When ball swings: 10/10.  All other times: 2/10 (‘Nuff said.)

Monty ‘Monty’ Panesar 1 wicket @ 115
Oh Turbanator!
Why do you bowl like a bore?
When will you come back?
2/10 (Bowled terribly on a ‘spinning pitch’, but did get one of the best 7 not out’s ever)

Graeme ‘Funny Headline’ Onions 10 wickets @ 30
Lily Allen thinks
he’s so cool. When in S.A.
he will rule the roost
7/10 (He did pretty good really, was very consistent)

Steve ‘Uh oh!’ Harmison 5 wickets @ 33
3 wickets on the
last afternoon, not enough.
Shit, please go away.
5/10 (Literally completely average. Best contribution was probably at Worcester when he exposed Hughes to the short ball)

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The Leading Edge picks the next England XI

Yes, we won the Ashes, something we all kinda thought would happen after Lord’s, then thought would never happen after Headingley then definitely thought should happen after Stuart Broad.

But thanks to the ECB’s decision to exclude the 7 million or so viewers who don’t fancy giving their dollars to Sky there is no call for the nation to celebrate as one. So The Leading Edge will accommodate its necessarily niche audience by looking to the future. So here’s one half of The Leading Edge’s view of what the team should look like for South Africa:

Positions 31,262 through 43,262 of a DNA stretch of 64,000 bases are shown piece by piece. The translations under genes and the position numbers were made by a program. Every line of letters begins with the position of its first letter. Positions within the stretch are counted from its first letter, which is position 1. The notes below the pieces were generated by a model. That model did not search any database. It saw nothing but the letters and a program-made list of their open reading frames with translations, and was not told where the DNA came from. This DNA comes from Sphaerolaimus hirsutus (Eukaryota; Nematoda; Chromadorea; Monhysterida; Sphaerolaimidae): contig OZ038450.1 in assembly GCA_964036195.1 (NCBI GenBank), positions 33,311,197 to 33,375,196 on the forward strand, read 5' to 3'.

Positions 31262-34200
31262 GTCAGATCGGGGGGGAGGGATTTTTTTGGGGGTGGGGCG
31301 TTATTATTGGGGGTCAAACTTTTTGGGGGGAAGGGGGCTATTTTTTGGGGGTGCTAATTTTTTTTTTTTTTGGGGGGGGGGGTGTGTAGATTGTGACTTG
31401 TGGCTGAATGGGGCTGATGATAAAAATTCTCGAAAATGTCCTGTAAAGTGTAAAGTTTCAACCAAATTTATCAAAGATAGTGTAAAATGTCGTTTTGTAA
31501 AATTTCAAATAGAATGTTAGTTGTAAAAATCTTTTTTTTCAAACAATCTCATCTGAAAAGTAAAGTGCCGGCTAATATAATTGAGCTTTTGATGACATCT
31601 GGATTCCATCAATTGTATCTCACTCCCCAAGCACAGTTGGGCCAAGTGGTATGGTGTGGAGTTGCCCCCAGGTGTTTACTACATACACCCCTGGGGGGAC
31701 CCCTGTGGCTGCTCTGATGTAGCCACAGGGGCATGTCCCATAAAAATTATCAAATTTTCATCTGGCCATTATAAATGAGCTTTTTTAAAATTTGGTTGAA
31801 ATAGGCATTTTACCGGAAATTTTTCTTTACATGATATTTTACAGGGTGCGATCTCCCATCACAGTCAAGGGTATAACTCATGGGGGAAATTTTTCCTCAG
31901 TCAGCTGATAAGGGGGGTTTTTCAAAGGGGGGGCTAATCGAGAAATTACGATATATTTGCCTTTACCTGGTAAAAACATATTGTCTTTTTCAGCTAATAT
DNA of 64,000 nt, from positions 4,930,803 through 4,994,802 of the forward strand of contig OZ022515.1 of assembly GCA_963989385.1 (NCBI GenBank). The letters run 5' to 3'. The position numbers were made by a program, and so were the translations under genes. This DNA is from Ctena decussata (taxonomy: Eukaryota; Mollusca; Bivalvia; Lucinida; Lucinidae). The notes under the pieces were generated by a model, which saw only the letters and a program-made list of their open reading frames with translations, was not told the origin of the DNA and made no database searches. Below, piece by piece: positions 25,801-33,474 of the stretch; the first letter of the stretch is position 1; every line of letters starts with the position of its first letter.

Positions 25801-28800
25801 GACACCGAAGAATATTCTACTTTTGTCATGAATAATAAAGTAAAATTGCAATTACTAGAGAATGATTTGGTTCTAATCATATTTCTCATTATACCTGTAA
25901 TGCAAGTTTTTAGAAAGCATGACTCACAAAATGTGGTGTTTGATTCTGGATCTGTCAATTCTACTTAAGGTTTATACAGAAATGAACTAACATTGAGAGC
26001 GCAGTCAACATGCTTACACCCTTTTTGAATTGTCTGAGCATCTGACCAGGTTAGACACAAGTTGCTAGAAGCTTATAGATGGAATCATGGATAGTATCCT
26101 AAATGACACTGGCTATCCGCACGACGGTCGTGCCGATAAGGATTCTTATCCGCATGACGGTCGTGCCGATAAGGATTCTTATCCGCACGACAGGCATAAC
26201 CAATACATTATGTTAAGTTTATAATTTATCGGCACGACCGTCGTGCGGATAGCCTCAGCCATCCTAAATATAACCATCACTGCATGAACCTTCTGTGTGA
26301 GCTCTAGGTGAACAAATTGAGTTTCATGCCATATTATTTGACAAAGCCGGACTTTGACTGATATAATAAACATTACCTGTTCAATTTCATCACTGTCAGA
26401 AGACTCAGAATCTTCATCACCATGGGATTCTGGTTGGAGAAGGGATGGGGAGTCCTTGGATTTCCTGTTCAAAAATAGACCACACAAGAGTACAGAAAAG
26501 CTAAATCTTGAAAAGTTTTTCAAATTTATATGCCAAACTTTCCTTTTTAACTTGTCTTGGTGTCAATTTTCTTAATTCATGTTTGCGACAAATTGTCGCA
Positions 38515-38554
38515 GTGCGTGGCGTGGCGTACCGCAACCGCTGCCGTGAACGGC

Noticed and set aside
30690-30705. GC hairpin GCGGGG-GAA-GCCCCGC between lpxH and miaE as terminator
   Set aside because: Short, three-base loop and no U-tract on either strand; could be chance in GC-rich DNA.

1. Strauss. Of course… Man of the series and the only batsman who the nation really trusts.

2. Key. Its tempting to say Denly, a part of me even fancied Luke Wright, or screw it, even Lord Rory Hamilton-Brown, to make the move. After all Watson proved that you don’t need to be an opening batsman to open the batting. But Key’s the man. He’s done it before and should be solid enough if a little fat.

3. ….which of course opens the door for Cook at 3. He’s good enough to play at test level as the rankings show. Taking the pressure off him could help him immeasurably.

4. KP. Love him or hate him, England are just better with the NOTW hack on the teamsheet. He has that Iron Will to win lacking in the middle order and is just fun to watch.

5. Bell. Although Trott is in consideration, we should not forget Bell’s experience as a No. 5 where his average is much higher. Lest we forget that Bell top scored in the first innings at the Oval when England were on the rack!

6. Prior. Good with the gloves and can counter attack well with….

7. ….Broad. A genuine all rounder who will put on runs with the tail. Does anyone still doubt him as a bowler?

8. Swann. Let’s just forget about Panesar shall we, Swann’s our man even if he was a tad erratic against the Aussies.

9. Anderson. Not always effective but when it swings he’s the best in the world.

10. Harmison. Controversial we know, but what other England bowler is hammering on the door to be Straussies ‘fast and nasty’. Tell Tremlett and Plunkett to take some more wickets and stay fit, but until then its Steve all the way.

11. Onions. As Glenn McGrath used to tell young bowlers, ‘to be great you’ve just got to bowl 99/100 deliveries on off stump.’ Onions may not be the metronome but he’s got the most control in the England attack.

That’s that, not the most inspiring selection I know, but it kept me up all last night as I mused on what a force England would become in the future.

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Shane Warne’s Legspinning masterclass – Highlights

Hold the ball like this I guess?

Hold the ball like this I guess?